Sixth Tone: Is there a Chinese generation whose stories you feel are underappreciated outside the country? What kind of stories do you hope to see more of in English?
Zhou Yijun: I can’t say that I’ve read enough to know. I can only say that I think there are some recurring story elements, such as historical wounds, struggles, and pains. You still see quite a lot of them. What I haven’t seen yet is the narrative of this generation. Going out onto the global stage, they may not have experienced the same pains and struggles. So what kind of encounters do they have with the world?
Sixth Tone: Can you share some of your writing habits with our writers?
Zhou Yijun: My writing habits aren’t that great. The people I’ve met with better habits always do one thing: They write at a fixed time and without interruption. Another thing is that they don’t talk as much as I do. They observe more.
My friends say that my way of observing is eavesdropping on other people’s conversations. In cafés and restaurants, I always listen — intentionally or otherwise — to the conversations at the neighboring tables, like I’m at the theater.
Sixth Tone: What are your thoughts on the idea of telling “China stories”?
Zhou Yijun: I’m just putting my own thoughts on the table here, but what is a China story? It’s just China as it appears in stories. For example, are Bollywood stories “India stories”? Or are they merely stories through which you can discover India? So I don’t think there’s a need to elevate this thing called the “China story.” Rather, it’s just about giving more people a turn to tell their story.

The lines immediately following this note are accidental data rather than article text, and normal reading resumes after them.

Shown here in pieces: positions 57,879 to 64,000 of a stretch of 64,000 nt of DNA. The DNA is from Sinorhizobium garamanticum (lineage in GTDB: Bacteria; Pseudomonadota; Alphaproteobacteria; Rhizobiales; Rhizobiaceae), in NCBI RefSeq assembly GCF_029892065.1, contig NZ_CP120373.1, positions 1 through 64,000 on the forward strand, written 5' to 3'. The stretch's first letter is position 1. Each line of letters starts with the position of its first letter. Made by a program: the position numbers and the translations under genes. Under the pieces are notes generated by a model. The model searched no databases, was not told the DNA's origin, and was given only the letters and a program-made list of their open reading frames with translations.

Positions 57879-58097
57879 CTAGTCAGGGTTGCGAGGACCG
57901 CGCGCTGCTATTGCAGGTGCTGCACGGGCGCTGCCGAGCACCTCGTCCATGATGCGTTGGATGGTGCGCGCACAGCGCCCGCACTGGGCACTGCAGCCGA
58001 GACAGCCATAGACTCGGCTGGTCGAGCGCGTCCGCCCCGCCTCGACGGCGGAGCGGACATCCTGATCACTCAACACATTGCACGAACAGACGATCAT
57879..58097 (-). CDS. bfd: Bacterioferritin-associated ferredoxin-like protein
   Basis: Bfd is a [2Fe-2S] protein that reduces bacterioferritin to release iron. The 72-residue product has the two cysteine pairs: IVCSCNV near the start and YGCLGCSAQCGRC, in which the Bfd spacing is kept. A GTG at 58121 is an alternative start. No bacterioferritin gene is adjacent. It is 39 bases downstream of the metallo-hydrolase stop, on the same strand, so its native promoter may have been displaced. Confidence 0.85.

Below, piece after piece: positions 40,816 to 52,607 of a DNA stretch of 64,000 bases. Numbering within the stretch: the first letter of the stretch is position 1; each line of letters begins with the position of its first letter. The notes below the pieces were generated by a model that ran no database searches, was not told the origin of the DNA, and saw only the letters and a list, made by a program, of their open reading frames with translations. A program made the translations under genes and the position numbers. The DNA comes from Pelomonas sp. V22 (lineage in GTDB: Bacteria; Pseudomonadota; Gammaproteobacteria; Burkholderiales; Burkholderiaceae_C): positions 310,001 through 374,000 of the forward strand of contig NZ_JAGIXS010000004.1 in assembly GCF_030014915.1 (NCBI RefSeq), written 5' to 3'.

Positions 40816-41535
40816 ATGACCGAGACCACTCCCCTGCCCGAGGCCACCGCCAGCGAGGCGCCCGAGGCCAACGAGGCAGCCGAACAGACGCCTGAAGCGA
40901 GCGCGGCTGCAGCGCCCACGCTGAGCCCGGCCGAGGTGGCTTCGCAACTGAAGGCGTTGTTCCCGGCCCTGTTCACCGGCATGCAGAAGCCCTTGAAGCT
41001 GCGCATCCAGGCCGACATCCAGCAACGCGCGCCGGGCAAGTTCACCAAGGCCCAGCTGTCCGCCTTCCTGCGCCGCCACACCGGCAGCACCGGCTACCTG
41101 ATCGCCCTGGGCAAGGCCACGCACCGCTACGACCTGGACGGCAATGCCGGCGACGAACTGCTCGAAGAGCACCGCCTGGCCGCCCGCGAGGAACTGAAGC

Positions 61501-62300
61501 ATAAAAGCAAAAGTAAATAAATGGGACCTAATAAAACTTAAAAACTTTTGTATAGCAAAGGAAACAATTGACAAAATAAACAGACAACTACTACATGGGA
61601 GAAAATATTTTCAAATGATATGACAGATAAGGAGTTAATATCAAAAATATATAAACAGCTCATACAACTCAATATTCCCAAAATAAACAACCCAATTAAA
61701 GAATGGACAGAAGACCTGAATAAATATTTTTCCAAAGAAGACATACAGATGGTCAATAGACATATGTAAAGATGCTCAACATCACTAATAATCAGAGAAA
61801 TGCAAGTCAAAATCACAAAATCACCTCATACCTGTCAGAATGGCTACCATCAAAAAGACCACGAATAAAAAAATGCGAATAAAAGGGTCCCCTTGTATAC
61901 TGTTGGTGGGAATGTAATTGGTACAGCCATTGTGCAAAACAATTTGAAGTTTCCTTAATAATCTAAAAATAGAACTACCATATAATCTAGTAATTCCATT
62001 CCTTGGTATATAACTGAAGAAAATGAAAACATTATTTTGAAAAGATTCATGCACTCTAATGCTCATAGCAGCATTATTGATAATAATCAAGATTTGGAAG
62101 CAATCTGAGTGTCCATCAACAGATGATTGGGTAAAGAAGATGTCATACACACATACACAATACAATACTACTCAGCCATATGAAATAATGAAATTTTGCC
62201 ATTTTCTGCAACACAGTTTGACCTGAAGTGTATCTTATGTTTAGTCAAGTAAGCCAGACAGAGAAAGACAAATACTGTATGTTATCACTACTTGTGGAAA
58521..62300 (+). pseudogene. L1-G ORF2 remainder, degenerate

Sixth Tone: When you were a war correspondent, your perspective was more oriented toward local conditions where you were. Later, when you started doing documentaries and TV programs, you often included an angle for comparison. You’d have one eye on China’s problems and present events in a more and more Chinese-oriented context. How do you see this shift in your work?
Zhou Yijun: That’s accurate. This is a function of changes in China’s influence over the past decade or two. When I first studied abroad in Egypt in 2000, I wrote an article called “Finding Chinese Stories Under the Pyramids” or something like that. At the time, my impression of Chinese stories was all about the “made-in-China” narrative. People there thought of China as a distant country, where people go and sell stuff, and their impression of us — not that we necessarily integrated all that much or interacted in a significant way — was that we were friendly. Nothing more.
Then, gradually, I noticed a sea change in China’s weight in international affairs from the perspective of international reporting. During my interviews with people in Europe, they themselves admitted having felt this reversal in the balance of power.
At the personal level, even if you go to Venezuela, people mention how some villages still don’t have electricity; yet there are Chinese people there who have already opened small stores and supermarkets. That kind of tenacity is just phenomenal.
When China’s influence is increasingly being felt by others, people can’t help but look more carefully at it. And at the same time, I realized that, although I am Chinese, I also need to constantly re-examine my country.
Interviewers: Cai Yiwen, Fu Beimeng and Xie Anran; translator: Katherine Tse; editors: Zhi Yu and Kilian O’Donnell.
(Header image: Visual elements from People Visual and Douban, reedited by Sixth Tone)